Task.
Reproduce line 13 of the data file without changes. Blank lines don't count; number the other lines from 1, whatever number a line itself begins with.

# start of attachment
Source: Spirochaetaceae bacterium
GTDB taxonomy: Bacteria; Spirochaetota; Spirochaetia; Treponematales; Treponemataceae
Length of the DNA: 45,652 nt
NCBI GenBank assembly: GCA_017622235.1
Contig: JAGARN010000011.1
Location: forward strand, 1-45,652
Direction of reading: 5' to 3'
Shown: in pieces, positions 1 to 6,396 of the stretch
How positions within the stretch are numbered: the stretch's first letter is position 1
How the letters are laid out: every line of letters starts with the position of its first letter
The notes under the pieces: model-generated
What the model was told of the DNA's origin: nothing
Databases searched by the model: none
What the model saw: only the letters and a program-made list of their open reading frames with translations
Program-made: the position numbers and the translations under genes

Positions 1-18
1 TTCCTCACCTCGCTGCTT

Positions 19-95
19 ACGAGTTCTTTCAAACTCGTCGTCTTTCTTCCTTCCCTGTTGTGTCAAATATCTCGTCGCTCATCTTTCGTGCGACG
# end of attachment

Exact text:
Databases searched by the model: none